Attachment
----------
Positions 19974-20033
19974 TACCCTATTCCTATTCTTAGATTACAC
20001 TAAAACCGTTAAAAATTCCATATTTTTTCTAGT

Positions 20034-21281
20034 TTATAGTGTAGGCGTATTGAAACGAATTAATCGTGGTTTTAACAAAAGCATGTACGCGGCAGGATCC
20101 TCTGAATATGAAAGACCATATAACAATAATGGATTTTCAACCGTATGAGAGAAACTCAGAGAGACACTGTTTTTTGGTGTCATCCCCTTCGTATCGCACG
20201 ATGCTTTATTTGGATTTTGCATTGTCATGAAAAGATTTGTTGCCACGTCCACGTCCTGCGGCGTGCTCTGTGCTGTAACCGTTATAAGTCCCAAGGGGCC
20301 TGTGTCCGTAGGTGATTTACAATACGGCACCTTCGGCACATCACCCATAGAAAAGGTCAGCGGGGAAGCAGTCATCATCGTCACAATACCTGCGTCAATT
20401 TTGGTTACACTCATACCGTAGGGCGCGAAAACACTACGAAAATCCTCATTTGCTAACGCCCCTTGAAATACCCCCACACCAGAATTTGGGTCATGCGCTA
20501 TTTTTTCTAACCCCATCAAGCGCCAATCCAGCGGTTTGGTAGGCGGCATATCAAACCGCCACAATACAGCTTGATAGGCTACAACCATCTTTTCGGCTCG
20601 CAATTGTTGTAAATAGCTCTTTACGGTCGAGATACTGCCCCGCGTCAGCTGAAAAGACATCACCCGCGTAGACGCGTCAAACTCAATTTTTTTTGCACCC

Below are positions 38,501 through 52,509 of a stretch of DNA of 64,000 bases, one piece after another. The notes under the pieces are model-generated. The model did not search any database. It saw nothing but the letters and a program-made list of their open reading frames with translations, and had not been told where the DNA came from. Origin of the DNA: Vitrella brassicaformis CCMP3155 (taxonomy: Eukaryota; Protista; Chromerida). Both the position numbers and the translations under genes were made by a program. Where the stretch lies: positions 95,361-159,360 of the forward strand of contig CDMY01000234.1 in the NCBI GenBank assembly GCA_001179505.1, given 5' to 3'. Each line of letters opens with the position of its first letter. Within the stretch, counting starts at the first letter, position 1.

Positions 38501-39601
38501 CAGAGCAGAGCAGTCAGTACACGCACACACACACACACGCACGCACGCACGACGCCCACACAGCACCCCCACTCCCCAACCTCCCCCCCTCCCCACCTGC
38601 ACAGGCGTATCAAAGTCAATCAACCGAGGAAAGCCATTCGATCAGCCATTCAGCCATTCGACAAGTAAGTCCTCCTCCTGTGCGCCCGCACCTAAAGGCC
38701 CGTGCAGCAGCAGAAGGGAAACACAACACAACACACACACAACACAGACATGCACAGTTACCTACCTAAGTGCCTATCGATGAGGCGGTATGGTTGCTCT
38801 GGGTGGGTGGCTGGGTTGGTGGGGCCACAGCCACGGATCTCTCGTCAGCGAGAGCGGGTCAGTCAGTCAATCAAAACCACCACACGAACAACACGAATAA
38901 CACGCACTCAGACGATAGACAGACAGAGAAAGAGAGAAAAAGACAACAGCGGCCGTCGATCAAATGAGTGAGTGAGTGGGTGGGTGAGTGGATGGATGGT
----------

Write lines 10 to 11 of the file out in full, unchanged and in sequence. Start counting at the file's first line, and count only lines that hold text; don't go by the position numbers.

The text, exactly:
20501 TTTTTTCTAACCCCATCAAGCGCCAATCCAGCGGTTTGGTAGGCGGCATATCAAACCGCCACAATACAGCTTGATAGGCTACAACCATCTTTTCGGCTCG
20601 CAATTGTTGTAAATAGCTCTTTACGGTCGAGATACTGCCCCGCGTCAGCTGAAAAGACATCACCCGCGTAGACGCGTCAAACTCAATTTTTTTTGCACCC